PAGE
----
Snakes are not my best buddies. Ever since childhood I have had a deep-seated fear & loathing of the things.
But whilst avoidance might keep me feeling safe, a lack of desire to do anything only serves to maintain an unimpressive level of serpent ignorance. Progress requires me to get acquainted with risk…
Hitchhiking is another risk-based activity that is cloaked in urban myth and mystery. The true reality of roadside risks and related perils are a fair distance from media headlines as this Freakonomics podcast seeks to demonstrate.
Unfortunately, some tabloids would have us believe that mortal danger lurks around every motorway junction. And drivers and would-be hitchhikers respond accordingly. As a result of media messages (combined with government legislation) people in the UK have grown up in a more risk-averse culture which naturally inclines us to avoid risk altogether. To make the point about our culture, Cambridge academic, Dr Peter Lawrence made the headlines in 2014 when he was hospitalised after tripping over a fallen so called ‘safety sign’.
Critically, mass avoidance of risk is an economic time-bomb. If people at a younger age avoid (rather than get acquainted with risk through complementary activities) they are less well prepared for life, never mind start and sustain their own business.
Learning how to manage risk well necessarily means being exposed to new situations and dealing with difficult and even dangerous issues. Good outdoor education, for example, is an excellent environment for people to learn and discover new talents, confront weaknesses and ultimately build self-confidence. As a result, barriers in our minds are overcome and our lives are thus more fulfilling.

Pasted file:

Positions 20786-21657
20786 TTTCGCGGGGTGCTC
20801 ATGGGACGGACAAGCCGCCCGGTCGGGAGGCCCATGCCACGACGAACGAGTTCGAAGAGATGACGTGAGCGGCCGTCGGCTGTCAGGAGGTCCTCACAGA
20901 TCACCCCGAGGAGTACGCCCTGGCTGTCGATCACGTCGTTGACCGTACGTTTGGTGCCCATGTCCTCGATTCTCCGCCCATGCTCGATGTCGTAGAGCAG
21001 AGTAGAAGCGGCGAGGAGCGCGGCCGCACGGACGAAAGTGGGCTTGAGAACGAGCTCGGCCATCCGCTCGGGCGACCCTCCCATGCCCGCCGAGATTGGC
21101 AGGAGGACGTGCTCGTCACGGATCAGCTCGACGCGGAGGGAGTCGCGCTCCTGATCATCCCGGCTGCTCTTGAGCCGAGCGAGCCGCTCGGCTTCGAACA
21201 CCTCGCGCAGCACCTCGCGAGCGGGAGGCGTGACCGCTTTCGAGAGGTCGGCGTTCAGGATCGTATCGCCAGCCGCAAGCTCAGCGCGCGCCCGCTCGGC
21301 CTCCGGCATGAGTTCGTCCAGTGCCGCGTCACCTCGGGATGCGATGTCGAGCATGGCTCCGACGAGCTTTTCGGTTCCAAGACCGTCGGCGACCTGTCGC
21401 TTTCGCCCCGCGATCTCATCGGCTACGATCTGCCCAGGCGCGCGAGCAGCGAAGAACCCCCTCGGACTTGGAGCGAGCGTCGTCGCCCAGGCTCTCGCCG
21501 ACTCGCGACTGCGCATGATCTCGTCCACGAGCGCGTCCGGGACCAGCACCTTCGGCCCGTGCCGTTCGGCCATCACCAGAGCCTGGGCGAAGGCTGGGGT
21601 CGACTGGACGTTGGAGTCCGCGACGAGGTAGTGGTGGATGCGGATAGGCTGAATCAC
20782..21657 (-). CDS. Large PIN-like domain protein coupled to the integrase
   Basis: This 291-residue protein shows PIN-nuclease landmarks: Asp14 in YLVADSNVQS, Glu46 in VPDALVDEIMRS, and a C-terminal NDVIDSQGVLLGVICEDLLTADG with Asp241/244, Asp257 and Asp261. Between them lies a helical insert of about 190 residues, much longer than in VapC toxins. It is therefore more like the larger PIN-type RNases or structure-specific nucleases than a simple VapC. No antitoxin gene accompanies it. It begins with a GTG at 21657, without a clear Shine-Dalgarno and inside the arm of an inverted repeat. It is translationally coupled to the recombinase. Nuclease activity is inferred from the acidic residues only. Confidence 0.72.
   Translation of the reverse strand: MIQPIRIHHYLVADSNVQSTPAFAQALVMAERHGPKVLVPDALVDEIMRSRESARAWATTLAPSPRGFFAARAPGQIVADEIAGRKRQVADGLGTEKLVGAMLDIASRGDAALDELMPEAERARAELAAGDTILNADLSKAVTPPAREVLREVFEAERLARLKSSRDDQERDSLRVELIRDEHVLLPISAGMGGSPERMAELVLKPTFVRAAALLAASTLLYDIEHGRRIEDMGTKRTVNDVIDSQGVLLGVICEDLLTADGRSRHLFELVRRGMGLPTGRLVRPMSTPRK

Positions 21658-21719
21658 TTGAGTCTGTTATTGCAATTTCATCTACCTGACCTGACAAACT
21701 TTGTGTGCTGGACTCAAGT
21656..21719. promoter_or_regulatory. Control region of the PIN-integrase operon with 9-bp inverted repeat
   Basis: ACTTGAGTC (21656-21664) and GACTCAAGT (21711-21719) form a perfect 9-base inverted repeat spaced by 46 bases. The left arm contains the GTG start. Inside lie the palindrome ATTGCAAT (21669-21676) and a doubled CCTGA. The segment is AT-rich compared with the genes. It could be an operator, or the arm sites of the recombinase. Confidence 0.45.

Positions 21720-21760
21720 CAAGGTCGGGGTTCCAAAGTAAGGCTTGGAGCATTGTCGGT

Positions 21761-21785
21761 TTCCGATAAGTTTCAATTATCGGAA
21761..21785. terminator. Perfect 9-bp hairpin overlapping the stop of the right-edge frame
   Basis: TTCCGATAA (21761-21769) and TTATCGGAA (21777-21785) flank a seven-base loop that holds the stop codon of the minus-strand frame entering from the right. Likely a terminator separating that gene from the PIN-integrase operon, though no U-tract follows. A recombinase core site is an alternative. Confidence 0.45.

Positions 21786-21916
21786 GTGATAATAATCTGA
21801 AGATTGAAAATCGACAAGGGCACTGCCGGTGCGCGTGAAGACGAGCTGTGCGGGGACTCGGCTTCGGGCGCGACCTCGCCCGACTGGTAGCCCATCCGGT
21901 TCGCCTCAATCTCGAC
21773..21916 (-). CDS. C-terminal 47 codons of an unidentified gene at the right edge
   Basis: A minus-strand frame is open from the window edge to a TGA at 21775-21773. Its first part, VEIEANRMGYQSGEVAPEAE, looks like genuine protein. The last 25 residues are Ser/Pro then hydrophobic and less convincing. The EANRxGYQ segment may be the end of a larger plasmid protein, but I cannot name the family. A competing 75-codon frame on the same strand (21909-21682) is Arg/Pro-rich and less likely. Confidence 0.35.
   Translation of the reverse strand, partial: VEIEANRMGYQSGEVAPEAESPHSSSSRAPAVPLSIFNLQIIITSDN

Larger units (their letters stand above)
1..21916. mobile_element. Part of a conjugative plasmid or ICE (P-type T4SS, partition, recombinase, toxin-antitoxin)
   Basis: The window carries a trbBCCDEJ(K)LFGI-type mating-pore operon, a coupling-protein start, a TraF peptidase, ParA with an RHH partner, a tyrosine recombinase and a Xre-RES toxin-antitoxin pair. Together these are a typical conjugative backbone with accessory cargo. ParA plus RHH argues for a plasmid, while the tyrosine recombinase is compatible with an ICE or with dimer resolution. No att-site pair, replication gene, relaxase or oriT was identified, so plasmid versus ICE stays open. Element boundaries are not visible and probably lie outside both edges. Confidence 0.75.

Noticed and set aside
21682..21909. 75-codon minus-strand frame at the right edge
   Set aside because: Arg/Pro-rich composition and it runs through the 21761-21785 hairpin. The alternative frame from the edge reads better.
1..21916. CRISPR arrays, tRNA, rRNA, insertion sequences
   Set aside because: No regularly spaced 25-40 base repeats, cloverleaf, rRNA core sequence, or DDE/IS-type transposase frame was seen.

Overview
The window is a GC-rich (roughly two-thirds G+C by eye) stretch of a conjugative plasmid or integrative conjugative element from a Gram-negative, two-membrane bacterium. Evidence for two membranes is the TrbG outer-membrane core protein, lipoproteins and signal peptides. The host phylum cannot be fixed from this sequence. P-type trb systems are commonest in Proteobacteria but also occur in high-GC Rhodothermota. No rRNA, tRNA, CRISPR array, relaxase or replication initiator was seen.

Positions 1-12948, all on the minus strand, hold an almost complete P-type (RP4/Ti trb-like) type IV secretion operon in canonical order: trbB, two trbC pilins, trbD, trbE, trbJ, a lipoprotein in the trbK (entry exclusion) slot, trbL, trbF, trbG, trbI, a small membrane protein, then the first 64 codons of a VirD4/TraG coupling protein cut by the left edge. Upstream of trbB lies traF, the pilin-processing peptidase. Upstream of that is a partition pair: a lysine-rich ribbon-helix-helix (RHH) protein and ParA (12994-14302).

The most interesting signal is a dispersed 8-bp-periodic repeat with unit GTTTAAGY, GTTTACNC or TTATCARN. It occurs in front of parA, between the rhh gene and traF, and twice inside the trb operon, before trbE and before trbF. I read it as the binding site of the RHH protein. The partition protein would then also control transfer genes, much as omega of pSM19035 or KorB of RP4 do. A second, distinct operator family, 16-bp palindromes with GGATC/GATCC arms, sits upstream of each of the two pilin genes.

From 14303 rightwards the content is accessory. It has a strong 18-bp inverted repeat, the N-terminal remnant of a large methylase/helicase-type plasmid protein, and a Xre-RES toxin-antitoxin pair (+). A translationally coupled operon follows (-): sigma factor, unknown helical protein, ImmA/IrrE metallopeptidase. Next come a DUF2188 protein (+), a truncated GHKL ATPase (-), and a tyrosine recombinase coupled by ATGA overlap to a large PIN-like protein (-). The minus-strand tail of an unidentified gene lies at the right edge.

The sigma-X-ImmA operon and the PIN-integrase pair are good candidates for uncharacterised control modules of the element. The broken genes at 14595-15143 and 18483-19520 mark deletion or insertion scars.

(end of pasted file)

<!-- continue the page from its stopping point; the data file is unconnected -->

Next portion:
Author Pema Chodron wrote about why we should get acquainted with risk in her famous book ‘When things fall apart’. She says that rather than running away from situations we don’t like, we should always ‘stay a while’ and get used to our new surroundings.
Being able to immerse ourselves in difficult situations, writes Chodron, allows us to adapt and ultimately deal with unsettling issues. Time spent here provides us with a new and appropriate perspective as well as an understanding of the actual risk being experienced.
As the infographic highlights, courtesy of Funders & Founders, entrepreneurs need to have the ability to stick at what they are doing, especially when the going gets tough. Fleeing from a difficult situation is no way to solve a problem.
By being prepared to handle risk and uncertainty in our younger years, we develop the necessary skill-set to take on bigger challenges later. We become more confident and resilient and ultimately move to higher levels of achievement. Enterprise and entrepreneurship educators have a key role to play here, but the teaching of such messages should not be left just to their classes. For more on this, read about Frank Dawson and why torches were never needed for his dark, night-time woodland walks.
So if you like the idea of starting a business but don’t like the related uncertainties, practice with some small risks and build confidence from there. Meanwhile, I’m off to the local zoo to volunteer to help in the reptile house…
Key Learning Points: Get acquainted with risk. Our ability to manage risk almost defines what we are capable of achieving. Extending ourselves equips us with new skills and develops mental strength; two key attributes of people who create and grow businesses.